How ‘framing Britney Spears’ frames the insidiousness of sexism with surprising clarity

If you, like me, are a fan of Britney Spears and pop culture in general, not much to learn explicitly in “Framing Britney Spears,” the latest episode of FX on Hulu The New York Times presents series of short documentaries. But the information, constructed by the producer / director Samantha stark, is presented with such astonishing clarity, efficiency and frankness that you will have no choice but to shout “Free Britney and as we’re at it, free our society from so many problems that are still relevant today.” ! ”

Sexism is a devastating, churning force of man-made destruction, and being a pop star didn’t protect Spears from that, but rather amplified it. Raw footage from all kinds of media in the documentary shows male forces constantly commenting on Spears’s body in relation to a man’s enjoyment and consumption. Ed McMahon, talking to a very young Spears in Star search, asks him not about his raw talent, but if he has a boyfriend and if he would consider being his. Later in her stardom, a male talk show host explicitly asks Spears about her breasts and then scolds her for seeming upset about it. The male paparazzi chase her and literally surround her at every turn, peppering her with “death by a thousand paper cuts” questions asked with such a condescending demeanor, abjectly refusing to listen to her pleas to leave her alone (Chris crocker was always correct). The world analyzes, criticizes, and mocks every decision Spears makes, without bothering to understand that many of her decisions are reactions to this very famous apparatus of destruction. Perez Hilton proudly proclaims that when Britney Spears does it wrong, she does it right.

Justin TimberlakeA star who rose at the same time as Spears, a star who had a publicized relationship with her, doesn’t get the same treatment. Instead, he helps spread Spears’ annihilation, painting her as a whore in his “Cry Me a River” video and joking about taking her virginity in radio appearances. He manages to escape the brunt of the criticism society seems too eager to impose on Spears. He removed many grenades himself and later blamed her for the explosions.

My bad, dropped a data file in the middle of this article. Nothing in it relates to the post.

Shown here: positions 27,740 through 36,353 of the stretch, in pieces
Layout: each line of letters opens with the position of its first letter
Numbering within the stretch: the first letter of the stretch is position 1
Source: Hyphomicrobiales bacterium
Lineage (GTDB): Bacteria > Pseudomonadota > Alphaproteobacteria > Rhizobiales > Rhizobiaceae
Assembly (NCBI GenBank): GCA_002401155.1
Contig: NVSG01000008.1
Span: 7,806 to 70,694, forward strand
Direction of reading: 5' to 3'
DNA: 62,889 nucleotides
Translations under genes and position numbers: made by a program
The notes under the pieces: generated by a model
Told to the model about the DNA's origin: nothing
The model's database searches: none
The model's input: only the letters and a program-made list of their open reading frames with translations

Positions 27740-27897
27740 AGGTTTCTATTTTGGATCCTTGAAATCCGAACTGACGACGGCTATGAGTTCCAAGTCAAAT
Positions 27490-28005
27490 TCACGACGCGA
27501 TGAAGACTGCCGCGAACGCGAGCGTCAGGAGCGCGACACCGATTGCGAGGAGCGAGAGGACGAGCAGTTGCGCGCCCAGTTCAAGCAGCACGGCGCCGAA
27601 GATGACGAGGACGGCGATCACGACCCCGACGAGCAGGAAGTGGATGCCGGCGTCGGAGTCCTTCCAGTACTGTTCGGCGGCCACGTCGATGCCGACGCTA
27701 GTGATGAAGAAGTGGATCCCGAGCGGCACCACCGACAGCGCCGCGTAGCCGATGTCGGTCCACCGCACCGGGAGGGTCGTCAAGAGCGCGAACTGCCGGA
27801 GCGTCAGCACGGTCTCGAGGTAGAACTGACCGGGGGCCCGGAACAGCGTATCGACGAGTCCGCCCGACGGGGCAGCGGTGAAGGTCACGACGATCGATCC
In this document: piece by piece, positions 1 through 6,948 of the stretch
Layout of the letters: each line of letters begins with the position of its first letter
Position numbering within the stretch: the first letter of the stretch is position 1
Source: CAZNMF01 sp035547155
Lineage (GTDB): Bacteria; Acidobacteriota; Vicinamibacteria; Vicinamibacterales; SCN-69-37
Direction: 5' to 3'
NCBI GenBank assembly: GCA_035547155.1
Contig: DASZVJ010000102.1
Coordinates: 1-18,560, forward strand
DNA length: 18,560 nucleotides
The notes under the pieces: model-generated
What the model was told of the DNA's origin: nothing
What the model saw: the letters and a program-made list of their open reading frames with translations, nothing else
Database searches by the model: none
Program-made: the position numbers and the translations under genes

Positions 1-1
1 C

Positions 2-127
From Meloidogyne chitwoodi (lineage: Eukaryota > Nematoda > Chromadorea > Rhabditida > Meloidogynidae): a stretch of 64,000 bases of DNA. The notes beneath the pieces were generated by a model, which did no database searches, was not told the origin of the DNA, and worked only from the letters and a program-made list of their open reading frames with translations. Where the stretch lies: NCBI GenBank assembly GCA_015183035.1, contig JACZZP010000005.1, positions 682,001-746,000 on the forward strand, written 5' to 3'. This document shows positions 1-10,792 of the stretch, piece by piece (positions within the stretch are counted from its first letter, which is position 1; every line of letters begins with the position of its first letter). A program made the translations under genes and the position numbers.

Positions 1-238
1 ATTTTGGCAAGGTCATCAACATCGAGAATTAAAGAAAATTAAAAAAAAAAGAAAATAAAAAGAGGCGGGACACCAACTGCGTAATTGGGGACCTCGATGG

A still from Framing Britney Spears

Image via FX on Hulu

Sadly, it’s no wonder that this constant buzz of sexism, burnout, and rights culminates in such an aggravating way with as literal a Spears property as can be claimed under the law. During her many public mental health woes – moments like shaving her head and attacking with an umbrella that we’ve dealt with for so long as auctions, moments that were clearly exacerbated by all these horrible outside forces – Spears was placed under tutelage. This means that all of your assets and much of your personal autonomy belong to external forces. In this case, it is his father, Jamie spears. As this documentary clearly says of everyone who knew Spears at any time, Jamie Spears is an abusive, neglectful, and toxic force in her daughter’s life. For him, taking control so directly and so legally blessed by so many institutions is positive proof of how insidious, pervasive, how vulture the force of sexism remains.

And yet “Framing Britney Spears” offers some hope, as does our current landscape of pop culture. It often takes a sacrifice to progress. Today’s female pop stars, people like Ariana Grande, Stallion Megan Thee, Taylor SwiftY Billie eilishThey are frank about their self-ownership, their struggles for mental health, their relationship to their own femininity. All this is reflected not only in his lyrics, his videos, his live performances, but in his frank and directly communicated social media accounts. Without a Britney Spears leading the way in openly expressing sexuality, mental health struggles, and fighting the sexist apparatus that control so many female pop stars, our current roster of female pop stars would not have the space they have. The documentary rightly views this sacrifice as fundamentally unfair to Spears, but also fundamentally harsh to any future Spears viewers.

The documentary does not end with Spears’ unequivocal freedom from her tutelage. But it ends with a court decision that at least represents the opening of a door, the flash of light, the promise to regain control. We all have to keep talking about the problems she is facing, facing ourselves, until they look in the rearview mirror with such awe like “can you believe we used to act that way?” clarity as depicted in this documentary.

“Framing Britney Spears” is now airing as part of FX on Hulu The New York Times presents.

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